My First Experiment with a Glowforge Laser Cutter


Hobbies / Saturday, March 10th, 2018
The completed dice tower

I’ve been experimenting with my brother’s Glowforge laser cutter and this is my first design: a sci-fi themed dice tower cut from 1/8″ (3.17mm) MDF. For those not steeped in RPG or tabletop game culture, a dice tower is a device for preventing rolled dice from scattering all over the place. A dice tower usually has several internal baffles that cause the dice to be tumbled as they are dumped into the top, exiting the bottom of the tower into a holding tray.

I designed the dice tower in 3D using MOI3D, one of my favorite modeling applications. I built the model with with a thickness of 3.1mm, slightly less than the 3.17mm actual thickness. I was counting on the diameter of the laser trimming down that slight excess for a close-to-perfect fit. Once the model was complete and all of the pieces appeared to fit together, outlines of the various components were exported as Adobe Illustrator vectors.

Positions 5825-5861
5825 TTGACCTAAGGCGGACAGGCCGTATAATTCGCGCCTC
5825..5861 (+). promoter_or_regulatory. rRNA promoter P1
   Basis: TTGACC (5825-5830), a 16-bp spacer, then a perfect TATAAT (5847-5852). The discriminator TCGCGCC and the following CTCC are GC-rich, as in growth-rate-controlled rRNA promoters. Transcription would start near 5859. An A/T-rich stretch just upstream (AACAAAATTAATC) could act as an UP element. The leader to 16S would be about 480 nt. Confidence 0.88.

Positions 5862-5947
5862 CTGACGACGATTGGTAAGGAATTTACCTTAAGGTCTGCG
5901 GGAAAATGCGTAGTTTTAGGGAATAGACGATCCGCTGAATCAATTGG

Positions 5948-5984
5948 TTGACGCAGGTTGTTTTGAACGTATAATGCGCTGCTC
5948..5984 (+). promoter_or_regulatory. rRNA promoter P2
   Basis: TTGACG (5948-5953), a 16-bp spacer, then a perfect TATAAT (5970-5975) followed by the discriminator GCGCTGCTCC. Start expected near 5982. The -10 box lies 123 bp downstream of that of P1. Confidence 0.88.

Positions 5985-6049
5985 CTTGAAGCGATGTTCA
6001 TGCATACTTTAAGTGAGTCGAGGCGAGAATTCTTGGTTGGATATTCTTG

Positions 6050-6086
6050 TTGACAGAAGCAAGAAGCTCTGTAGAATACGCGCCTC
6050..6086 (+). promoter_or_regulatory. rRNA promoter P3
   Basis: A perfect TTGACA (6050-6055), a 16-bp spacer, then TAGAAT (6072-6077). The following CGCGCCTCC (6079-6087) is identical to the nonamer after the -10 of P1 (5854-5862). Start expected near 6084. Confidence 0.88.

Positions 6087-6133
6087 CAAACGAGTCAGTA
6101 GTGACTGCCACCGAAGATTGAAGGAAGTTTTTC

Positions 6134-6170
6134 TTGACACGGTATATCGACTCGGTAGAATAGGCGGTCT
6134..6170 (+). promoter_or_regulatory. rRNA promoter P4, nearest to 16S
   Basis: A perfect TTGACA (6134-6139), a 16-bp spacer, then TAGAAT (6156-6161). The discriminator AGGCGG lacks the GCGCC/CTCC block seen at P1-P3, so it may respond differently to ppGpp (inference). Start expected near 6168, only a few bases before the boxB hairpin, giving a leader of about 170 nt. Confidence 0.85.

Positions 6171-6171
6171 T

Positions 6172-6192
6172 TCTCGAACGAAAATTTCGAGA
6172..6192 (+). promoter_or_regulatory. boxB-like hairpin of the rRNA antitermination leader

Screenshot of digital model from MOI3D

The AI vectors were imported into Affinity Designer which was used to create details for engraving. I found the smart snapping guides and rounded corner tools to be super useful. (Note that the central symbol is the “Neptune” patch from the Medal of Honor Warfighter game.) I was going for an aesthetic somewhat like classic NASA/2001 spacecraft with bold stripes, angular panels lines and triangular cutouts.

Screenshot of design elements from Affinity Designer

You can see from the screenshot of Affinity Designer that I packed all the parts closely together to use the minimum amount of material when being laser cut. The final design is exported as a SVG which is then imported by the Glowforge web app which allows for fabrication details such as engraving depth and quality, etc.

Overall, I was blown away by the accuracy and resolution of the Glowforge. Their software for setting up the cutting job is excellent. I’m looking forward to creating more designs in the future.

Here are some additional images of the completed dice tower.

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